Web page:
What is a Developmental Language Disorder?

By Stephanie Lee Slew

Advanced Speech Pathologist

Language is a skill we all use to tell others our thoughts and feelings and understand the world around us. Sometimes communicating, using, and understanding language is not easy for everyone. Children with Developmental Language Disorder (DLD) present with persistent language difficulties that significantly impact their functioning in social and academic domains. Developmental Language Disorder affects about seven in every 100 children. Timely detection and intervention of DLD can reduce the impact on learning, socialising and even employment.

Why is it called Developmental Language Disorder?

Previously, there have been many names for DLD, like Specific Language Impairment, language disorder, to name a few. Having different names made it challenging to research and discuss across different professions. In 2015 and 2016, a group of experts at the Catalise Consortium and Catalise Consortium – 2 decided that all professionals should use the term ‘language disorder’ to describe severe language difficulties that will most likely not go away.

Developmental Language Disorder can be present in children, adolescents or adults. As it emerges during the developmental years as opposed to being acquired, the term “developmental” is used. Developmental Language Disorder is now the commonly accepted term for a persistent language disorder without differentiating or influencing disorders.

People with diagnoses such as Down Syndrome and Autism Spectrum Disorder can have associated language difficulties however would not be given a diagnosis of DLD.

What are the red flags for a Developmental Language Disorder?

Some features of Developmental Language Disorder include the following difficulties persisting past the developmentally appropriate age:

  • Using incorrect grammar and syntax.
    For example, saying ‘falledover’ instead of ‘fell
  • Using fewer words than same-age peers.
    The number of words we use and understand is called our vocabulary. Difficulties with vocabulary look different as we grow up. For example, young children may say their first words later than expected, and it may also take children longer to learn and remember new words. Difficulties with remembering words and accessing them to use them in conversation are called word-finding difficulties.
  • Difficulty understanding the meaning of words
  • Difficulty formulating sentences with correct grammar and vocabulary
  • Difficulty creating stories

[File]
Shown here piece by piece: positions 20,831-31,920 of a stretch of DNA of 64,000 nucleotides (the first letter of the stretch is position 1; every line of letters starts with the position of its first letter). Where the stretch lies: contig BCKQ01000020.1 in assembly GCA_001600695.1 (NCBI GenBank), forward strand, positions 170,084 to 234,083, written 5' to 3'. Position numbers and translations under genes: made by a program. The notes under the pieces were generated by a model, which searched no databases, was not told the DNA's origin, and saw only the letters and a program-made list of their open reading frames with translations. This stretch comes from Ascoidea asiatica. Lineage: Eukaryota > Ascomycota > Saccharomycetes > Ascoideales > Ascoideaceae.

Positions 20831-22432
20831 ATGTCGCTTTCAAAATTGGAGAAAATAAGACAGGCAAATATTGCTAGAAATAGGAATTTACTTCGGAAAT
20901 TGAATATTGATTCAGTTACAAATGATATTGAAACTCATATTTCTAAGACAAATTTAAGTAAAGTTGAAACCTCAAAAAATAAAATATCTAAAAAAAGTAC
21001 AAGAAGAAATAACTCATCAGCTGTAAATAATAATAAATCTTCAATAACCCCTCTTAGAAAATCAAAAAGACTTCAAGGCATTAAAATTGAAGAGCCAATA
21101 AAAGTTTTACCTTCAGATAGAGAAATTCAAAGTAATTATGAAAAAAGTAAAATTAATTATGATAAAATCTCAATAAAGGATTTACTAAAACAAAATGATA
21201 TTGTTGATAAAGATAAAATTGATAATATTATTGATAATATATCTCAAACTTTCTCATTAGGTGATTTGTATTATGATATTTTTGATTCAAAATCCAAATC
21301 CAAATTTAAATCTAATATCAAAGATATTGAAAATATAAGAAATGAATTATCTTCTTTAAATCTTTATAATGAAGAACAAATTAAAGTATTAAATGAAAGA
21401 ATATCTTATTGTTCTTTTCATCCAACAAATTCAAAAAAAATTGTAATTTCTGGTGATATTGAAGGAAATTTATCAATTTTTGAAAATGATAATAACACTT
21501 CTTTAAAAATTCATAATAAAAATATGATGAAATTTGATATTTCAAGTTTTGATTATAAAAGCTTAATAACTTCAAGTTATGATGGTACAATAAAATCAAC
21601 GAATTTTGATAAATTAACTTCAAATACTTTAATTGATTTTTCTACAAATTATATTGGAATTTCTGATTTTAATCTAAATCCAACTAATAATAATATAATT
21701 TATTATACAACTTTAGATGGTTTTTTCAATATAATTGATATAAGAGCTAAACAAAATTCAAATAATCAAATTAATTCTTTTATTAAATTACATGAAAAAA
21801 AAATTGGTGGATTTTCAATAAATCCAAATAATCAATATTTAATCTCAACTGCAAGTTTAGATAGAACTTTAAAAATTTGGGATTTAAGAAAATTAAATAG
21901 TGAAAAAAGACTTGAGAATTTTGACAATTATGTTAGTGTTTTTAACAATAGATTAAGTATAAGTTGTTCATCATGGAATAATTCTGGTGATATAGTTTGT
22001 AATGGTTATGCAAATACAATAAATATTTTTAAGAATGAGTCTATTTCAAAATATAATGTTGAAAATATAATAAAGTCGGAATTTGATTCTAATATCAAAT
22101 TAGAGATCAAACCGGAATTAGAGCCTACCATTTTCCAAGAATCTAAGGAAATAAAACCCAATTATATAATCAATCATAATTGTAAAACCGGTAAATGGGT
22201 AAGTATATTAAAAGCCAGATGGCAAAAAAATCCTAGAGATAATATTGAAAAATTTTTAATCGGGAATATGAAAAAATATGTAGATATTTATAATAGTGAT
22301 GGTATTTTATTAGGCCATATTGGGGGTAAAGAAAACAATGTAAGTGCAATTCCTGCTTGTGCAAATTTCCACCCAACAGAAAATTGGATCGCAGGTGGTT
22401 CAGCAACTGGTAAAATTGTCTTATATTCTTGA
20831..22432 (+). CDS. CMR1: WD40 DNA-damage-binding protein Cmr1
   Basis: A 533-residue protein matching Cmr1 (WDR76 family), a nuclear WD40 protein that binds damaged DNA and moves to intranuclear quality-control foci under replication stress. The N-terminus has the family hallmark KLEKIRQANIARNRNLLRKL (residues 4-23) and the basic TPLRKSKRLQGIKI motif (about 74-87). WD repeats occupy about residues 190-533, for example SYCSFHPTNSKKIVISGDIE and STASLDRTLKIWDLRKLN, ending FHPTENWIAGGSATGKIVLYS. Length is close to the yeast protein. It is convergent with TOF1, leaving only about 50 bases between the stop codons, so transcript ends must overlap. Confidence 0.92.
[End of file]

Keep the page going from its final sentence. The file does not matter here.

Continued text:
• Difficulties using correct speech sounds.
    For example, saying ‘nana’ for ‘banana’ and ‘wed’ for ‘red.’
  • Difficulties with using language socially.
    For example, having difficulty having a conversation or expressing how they feel.

Sometimes children struggle to understand what is said to them, which can be referred to as a receptive language disorder. It can be included under the developmental language disorder umbrella.

Why do children have a Developmental Language Disorder?

The answer to this is complicated – and in fact, experts are not quite yet sure. The research indicates that some of the factors that may contribute to DLD are:

Biology

DLD often runs in families meaning the genes a child gets from either parent may influence whether a child has DLD. How a child’s brain works, including how different brain parts interact or talk to each other, can contribute to DLD.

Cognition

Cognition refers to how we learn new information, think about and use information. These processes are different for every child. For example, children will have different processing speeds and different memory capacities. The differences may contribute to DLD.

Environment

All children grow up in different environments, and it is thought environmental differences (e.g. low socio-economic background) may play a part in DLD. The presence of DLD is not related to the idea that parents did not talk to their children enough – this is a myth.

There is no precise formula for DLD. However, it is thought the interaction between all these factors may contribute to the presence of DLD.

A Speech Pathologist can help!

As DLD can present differently in different children, Speech Pathologists can work with a child’s family and teachers to help diagnose DLD and provide support to develop language skills.

While research shows that children with DLD often do not develop language skills to the same level as their peers, the intervention has been shown to ensure the gap between a child and their peer’s language skills does not continue to widen.

Intervention is essential to maximise a child’s communication and learning abilities.

Please find out more about our Speech Pathology services.

 

Adapted from “Developmental Language Disorder: The Childhood Condition We Need to Start Talking About” Alyssa Kuiack and Lisa Archibald and “What is Developmental Language Disorder?” Speech Pathology Australia Media Release 14 October 2020 and “Module 1: What is Developmental Language Disorder?” Speech Pathology Australia – 27 May 2021

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